This chapter reviews the default preservation models of museums, archives, and libraries, concluding that their focus on storage to the neglect of other strategies limits the future effectiveness of their mission to preserve. The defects of storage include an undue focus on a work's original, often ephemeral equipment and material, and a disregard for the work's original context, be it site-specific installation details or links to related Web pages.
Andre Malreux imagined a museum without the constraints of space in his "museum without walls," but can we imagine a museum without the constraints of time? Can we imagine museums whose authority is used to facilitate and engage a community rather than treat them as passive cultural consumers? The Open Museum would take advantage of the unique property of new media that allows one to share the original without diminishing it.
While professionals can claim few systematic approaches to preserving new media culture, a global community of amateurs has kept alive one slice: video games. The overwhelming majority of these amateurs have worked alone without any outside financial or technical support, yet in their hands emulation has proven a powerful weapon in the battle to preserve culture. This chapter evaluates the success of emulation in amateur and professional conservation efforts.
This chapter examines the role that law in general, and copyright in particular, plays in the creation, acquisition and collection of contemporary art. While the legal apparatus of copyright may enable forms of collecting that can live beyond the lifespan of the work's original material, the increasing intrusion of intellectual property into the cultural milieu of creativity can have indirect effects that restrict or prohibit access to works or their re-creations in the future.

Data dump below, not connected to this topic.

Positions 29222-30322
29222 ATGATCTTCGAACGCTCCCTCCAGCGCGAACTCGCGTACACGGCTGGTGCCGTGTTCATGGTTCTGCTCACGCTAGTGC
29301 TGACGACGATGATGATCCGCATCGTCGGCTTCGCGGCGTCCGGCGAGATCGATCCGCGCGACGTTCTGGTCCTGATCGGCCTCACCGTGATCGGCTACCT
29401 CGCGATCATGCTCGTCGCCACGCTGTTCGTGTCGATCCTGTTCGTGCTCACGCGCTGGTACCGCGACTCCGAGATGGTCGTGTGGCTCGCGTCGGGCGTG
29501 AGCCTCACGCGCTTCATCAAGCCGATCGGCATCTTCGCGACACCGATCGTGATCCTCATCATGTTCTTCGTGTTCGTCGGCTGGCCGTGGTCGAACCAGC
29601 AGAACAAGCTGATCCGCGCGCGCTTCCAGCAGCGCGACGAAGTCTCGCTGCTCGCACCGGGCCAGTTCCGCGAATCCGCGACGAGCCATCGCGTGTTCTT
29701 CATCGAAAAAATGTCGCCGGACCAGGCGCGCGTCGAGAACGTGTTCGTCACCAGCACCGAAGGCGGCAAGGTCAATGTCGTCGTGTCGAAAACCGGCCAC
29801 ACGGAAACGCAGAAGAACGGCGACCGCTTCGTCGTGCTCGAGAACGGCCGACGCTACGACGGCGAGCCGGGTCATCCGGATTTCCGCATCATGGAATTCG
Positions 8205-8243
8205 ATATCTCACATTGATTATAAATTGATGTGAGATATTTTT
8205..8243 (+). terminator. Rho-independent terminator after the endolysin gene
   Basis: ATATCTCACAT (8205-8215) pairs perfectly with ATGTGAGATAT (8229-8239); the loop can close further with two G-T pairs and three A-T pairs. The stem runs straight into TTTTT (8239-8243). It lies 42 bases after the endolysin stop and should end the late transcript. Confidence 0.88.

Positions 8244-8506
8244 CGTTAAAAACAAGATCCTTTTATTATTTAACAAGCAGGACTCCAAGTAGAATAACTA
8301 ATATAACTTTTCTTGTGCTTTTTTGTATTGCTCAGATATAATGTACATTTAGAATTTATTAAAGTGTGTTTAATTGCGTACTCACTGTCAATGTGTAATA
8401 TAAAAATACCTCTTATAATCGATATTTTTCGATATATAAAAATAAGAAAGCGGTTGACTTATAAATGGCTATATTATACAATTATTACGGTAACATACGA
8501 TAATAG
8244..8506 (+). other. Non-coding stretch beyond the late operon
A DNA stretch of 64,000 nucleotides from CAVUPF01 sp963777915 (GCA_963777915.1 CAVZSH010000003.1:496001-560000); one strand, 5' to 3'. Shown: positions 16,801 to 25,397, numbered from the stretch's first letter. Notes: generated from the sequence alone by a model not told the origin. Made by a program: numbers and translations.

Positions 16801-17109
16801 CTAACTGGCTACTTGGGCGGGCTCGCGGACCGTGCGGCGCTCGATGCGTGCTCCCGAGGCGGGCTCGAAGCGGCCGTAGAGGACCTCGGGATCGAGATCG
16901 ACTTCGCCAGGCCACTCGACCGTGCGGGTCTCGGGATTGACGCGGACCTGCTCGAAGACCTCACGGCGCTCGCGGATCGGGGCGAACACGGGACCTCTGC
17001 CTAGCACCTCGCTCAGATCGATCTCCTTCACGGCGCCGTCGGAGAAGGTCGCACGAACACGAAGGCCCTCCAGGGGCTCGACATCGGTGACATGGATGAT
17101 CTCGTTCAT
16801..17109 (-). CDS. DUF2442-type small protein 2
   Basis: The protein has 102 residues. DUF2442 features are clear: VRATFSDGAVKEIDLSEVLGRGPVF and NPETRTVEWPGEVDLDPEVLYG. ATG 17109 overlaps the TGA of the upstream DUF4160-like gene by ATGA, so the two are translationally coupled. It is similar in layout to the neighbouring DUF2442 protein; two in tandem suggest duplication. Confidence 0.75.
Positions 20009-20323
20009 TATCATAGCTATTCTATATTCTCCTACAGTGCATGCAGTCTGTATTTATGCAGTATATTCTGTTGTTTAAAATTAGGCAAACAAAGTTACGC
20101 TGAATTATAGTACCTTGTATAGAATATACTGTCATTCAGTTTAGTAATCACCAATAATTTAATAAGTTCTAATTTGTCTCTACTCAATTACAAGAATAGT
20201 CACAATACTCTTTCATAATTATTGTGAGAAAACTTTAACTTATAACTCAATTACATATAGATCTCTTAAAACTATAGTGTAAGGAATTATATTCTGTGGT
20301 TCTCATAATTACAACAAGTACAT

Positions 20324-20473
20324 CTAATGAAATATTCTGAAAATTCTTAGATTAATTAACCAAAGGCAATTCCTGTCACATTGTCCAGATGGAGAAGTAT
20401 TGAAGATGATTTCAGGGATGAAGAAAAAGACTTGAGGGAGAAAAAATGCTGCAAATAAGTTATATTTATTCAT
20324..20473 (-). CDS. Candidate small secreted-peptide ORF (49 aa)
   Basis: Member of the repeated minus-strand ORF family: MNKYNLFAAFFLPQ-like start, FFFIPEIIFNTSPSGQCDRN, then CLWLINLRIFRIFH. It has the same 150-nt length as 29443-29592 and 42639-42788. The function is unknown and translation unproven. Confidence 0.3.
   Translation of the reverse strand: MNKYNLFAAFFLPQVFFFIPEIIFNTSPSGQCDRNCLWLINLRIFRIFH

This chapter takes a step back from the debate over the authenticity of intent and material at the center of debates on preservation to examine communities that propagate cultural memes with a complete disregard for those norms. Remix may have recently exploded thanks to the Internet and easy access to digital editing tools, yet re-performance as a preservation strategy has a venerable pedigree in the songs, dances, and oral histories of indigenous cultures.
Is there a natural death for Artificial Life? From synthetic genomes to genetically engineered algorithms, evolved culture is likely to play an increasingly important role in culture of the coming century. This chapter surveys current research into animated software and wetware, and evaluates some speculative organic strategies for preservation of information-based culture in all its forms.
Generalizing the common threads of the previous chapters, this chapter reminds the reader that preservation is a future-oriented and not a past-oriented activity; that preservation is inseparable from presentation; that the heavy lifting may be done by amateurs rather than experts; and that storage as a dominant strategy will give way to migration, emulation, and reinterpretation. The chapter concludes with a philosophical meditation on how changes in the definition of preservation will produce concomitant changes in the definition of culture itself.
This last chapter calls for specific changes in the working practice of curators, conservators, archivists, collection managers, institutions, programmers, lawyers, creators, dealers, sponsors, academics, and historians. The conclusion argues that in order for contemporary media culture to survive, we must now exercise our epochal responsibility to revisit and redefine social memory once again.
For questions about the book, please contact ude.eniam@otiloppij.